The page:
Saturday, July 26, 2014

Deputies, Police Reserves, and Militia

There were no police at the time the Constitution was written and the Bill of Rights ratified.   Police as we know them did not come into being until a couple of decades later, in the UK, with Sir Robert Peel.   There, giving the police power was resisted as an infringement on local power for a considerable time, and police only gradually spread across the United States.

Police forces have taken over many of the functions of local militias, and are for the most part, locally controlled.   The closest modern equivalent of to the militia of the constitutional era are reserve deputies.   While the Militias traditionally elected their officers, sheriffs are elected by county voters.   Police chiefs are not elected, but are appointed by people who are, an unfortunate remove from responsibility to the electorate.

Sheriffs have traditionally been able to appoint deputies at will.   In northern Wisconsin, we called them "dollar a year deputies" because the nominal stipulation was that they were paid a dollar a year.   Deputies have arrest powers, but dollar a year deputies rarely exercise them, wisely choosing to avoid the type of entanglements that come with acting outside of emergency situations.   I would bet considerable money that reservists commit far fewer crimes per capita than police do, just as concealed carry permit holders.   It makes sense; people who are reservists or CCW holders tend to be self selected as the most responsible group in the community.  I suspect that much the same could have been said of militia that took their duties seriously.

In the United States, police, deputies, or other officers who have  HR 218/Law Enforcement Officers Safety Act (LEOSA) status, may legally carry concealed firearms throughout the United States and its territories, including the District of Columbia.    This is an avenue for people to have effective national right to carry. It applies to many places that are prohibited to people with ordinary concealed carry permits, though those exceptions are dwindling.   For example, all states now allow people to carry in restaurants that serve alcohol, but some states allow officers, but not permit holders, to carry in bars.  HR 218 status is valid in places that do not have any reciprocity with other states, and in the few federal enclaves where concealed carry permits are not allowed, such as most military bases or the District of Columbia.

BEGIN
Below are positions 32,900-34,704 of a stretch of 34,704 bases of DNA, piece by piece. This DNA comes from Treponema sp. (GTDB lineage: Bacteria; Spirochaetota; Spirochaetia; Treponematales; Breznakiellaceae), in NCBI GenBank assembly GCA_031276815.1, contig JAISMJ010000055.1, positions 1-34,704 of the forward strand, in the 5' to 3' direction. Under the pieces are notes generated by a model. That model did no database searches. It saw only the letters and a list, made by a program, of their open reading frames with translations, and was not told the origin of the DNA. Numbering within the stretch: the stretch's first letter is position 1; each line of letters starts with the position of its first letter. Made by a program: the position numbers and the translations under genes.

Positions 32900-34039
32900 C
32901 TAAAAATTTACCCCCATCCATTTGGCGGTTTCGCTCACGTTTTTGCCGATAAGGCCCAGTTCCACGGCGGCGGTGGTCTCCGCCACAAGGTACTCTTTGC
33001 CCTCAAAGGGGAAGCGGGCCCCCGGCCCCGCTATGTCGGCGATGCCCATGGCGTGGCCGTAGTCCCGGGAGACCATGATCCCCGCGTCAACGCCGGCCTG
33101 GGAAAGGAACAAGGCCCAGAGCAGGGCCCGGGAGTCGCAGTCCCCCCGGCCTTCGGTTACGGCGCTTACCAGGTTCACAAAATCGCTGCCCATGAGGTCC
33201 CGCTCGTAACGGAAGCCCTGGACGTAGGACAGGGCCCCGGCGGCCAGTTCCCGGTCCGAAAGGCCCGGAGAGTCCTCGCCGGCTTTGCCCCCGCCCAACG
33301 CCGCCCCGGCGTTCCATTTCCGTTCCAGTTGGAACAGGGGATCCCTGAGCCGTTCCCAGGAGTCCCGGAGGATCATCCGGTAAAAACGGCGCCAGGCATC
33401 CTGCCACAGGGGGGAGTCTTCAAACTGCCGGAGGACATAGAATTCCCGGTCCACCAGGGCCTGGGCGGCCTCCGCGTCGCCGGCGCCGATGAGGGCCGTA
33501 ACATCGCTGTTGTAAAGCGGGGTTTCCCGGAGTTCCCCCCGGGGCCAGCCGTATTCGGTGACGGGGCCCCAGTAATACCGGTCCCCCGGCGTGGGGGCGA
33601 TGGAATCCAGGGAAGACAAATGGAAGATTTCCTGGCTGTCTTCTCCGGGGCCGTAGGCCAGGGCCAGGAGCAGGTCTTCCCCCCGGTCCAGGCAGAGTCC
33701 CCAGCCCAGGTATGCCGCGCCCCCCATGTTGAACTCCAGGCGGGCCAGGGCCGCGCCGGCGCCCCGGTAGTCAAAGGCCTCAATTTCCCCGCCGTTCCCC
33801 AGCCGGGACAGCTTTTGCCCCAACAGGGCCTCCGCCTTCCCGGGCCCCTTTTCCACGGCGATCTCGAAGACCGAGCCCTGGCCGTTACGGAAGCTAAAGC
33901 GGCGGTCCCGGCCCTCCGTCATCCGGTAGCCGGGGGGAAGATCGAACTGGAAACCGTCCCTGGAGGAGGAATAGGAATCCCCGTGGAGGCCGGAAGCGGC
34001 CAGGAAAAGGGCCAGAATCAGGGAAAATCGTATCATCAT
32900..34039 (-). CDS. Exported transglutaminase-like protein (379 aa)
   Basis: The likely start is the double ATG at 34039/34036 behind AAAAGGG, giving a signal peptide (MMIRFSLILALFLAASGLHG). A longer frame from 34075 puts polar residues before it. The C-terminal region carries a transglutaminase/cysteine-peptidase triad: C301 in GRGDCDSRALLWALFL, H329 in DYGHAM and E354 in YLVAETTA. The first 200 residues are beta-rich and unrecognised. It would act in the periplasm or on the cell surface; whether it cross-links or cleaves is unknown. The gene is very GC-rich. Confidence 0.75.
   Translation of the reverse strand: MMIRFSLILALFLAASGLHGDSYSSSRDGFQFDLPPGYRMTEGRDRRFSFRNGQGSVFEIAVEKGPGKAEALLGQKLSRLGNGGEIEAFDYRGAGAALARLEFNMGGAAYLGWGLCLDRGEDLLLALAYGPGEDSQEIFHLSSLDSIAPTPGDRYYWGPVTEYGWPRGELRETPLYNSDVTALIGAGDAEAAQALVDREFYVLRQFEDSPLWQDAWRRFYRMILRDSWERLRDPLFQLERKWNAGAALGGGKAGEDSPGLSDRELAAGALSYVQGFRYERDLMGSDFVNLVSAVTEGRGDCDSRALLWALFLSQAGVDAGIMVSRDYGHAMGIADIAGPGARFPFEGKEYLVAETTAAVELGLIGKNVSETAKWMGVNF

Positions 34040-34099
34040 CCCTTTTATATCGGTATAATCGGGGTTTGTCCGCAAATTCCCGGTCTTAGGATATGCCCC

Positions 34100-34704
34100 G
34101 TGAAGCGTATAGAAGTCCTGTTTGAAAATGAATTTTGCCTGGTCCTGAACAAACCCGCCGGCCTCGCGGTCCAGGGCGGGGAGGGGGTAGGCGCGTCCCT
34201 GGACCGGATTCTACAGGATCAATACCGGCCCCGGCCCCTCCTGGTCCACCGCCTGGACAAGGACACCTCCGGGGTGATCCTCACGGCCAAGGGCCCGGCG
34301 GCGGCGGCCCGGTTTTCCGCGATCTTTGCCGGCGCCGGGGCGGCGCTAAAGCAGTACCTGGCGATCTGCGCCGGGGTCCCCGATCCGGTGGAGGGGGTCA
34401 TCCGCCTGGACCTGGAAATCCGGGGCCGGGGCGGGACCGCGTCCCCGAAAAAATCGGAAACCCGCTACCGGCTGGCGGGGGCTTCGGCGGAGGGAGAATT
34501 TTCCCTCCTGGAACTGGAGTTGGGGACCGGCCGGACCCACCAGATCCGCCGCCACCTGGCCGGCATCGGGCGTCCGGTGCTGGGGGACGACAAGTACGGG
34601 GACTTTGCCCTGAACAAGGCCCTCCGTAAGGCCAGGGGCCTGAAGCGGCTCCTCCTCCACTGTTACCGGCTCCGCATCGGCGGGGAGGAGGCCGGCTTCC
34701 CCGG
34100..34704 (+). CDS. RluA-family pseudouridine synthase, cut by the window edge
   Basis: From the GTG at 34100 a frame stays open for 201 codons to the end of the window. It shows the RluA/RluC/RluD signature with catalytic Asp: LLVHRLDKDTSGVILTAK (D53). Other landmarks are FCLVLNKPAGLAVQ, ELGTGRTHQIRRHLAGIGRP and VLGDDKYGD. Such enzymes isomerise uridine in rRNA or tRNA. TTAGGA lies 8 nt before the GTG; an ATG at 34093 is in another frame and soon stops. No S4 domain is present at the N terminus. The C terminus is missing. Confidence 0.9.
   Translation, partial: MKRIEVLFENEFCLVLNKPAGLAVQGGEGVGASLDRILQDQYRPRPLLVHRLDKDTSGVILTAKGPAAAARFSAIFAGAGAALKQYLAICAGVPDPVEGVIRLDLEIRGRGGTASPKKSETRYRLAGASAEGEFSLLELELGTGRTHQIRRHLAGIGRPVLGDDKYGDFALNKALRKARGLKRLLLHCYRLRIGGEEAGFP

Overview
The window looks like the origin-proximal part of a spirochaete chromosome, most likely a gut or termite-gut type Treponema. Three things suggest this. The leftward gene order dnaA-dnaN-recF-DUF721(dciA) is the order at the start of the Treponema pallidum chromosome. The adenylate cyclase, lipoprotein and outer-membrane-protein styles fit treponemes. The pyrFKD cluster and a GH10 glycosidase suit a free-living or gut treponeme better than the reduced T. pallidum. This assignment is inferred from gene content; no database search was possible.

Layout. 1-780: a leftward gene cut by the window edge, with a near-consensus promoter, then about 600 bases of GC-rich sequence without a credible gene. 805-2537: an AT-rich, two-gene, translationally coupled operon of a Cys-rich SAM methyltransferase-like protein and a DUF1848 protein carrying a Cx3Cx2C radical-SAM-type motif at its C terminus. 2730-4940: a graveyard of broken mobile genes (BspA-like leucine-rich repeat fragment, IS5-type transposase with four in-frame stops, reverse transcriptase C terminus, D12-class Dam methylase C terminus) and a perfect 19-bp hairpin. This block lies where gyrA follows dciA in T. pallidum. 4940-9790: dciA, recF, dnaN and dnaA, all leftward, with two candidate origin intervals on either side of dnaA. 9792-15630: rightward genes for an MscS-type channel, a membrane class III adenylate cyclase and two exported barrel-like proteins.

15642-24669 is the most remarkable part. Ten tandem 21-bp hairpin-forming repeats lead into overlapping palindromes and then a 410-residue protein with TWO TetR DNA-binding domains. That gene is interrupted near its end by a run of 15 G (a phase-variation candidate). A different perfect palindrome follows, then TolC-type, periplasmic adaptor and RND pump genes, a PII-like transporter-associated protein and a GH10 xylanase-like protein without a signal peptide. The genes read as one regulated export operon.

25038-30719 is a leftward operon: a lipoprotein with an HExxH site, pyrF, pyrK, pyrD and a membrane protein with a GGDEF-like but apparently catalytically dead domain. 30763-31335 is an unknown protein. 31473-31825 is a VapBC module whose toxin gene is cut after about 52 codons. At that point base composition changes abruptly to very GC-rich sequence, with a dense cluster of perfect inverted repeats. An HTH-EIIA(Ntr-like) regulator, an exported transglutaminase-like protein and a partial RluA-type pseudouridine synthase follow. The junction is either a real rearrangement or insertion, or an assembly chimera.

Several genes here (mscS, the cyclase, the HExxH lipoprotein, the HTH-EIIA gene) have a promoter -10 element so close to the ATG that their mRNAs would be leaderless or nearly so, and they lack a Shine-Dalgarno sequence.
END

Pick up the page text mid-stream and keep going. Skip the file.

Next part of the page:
A small town in Michigan is being investigated for no apparent reason but that it has a large number of reserve police, about a 100, for a population of 290.  From the
Earlier this month, The Detroit News reported the auxiliary officers donate so much money that they cover the $38,000 police budget and some other government expenses.

Their status as reserves allows them to bring their guns into no-weapon zones such as bars and ballparks, according to state law.

Critics accused the officers of trading donations for the looser weapon rules.
Police Chief Rob Reznick, who denied there’s any quid pro quo, said he has nothing to hide. “We welcome the investigation,” he said. “We will cooperate fully.”
It is not clear that the reservists mention are HR 218 qualified. However, they are issued a badge and ID, and a gun, and may have a department willing to back them up. How would any enforcer throughout the nation know that they were not?

Before Wisconsin passed their shall issue law in November of 2011, they had no provision for concealed carry by ordinary citizens. Often overlooked, however, was the ability of sheriffs to appoint deputies, and police chiefs, reservists. Far back in antiquity, I was a police reservist for a time. It was a position that I actively sought for the ability to carry a concealed weapon. A good friend of mine, a woman, obtained her "dollar a year deputy" card by going to the sheriff and telling him that she was going to carry... so give her a card and make her legal. He did just that. Perhaps the most famous fictional character to use this stratagem was Henry Bowman, in the novel, Unintended Consequences.

Over the years, some states have enacted legislation making it more difficult to become a deputy or police reservist.  Some require that the applicant attend a peace officer academy, which can be a large investment in time and money, and may require political appointment in some areas.  Many areas elect constables.   In sparsely populated rural areas this office might be obtained with little effort. 

While it is likely that national reciprocity for carry permits will become law in the near future (several attempts have been made, even during the Obama administration), the potential of becoming a reserve officer or deputy offers an interesting possibility for those who travel extensively and who wish to exercise their right to self defense during those travels.

©2014 by Dean Weingarten: Permission to share is granted when this notice is included.
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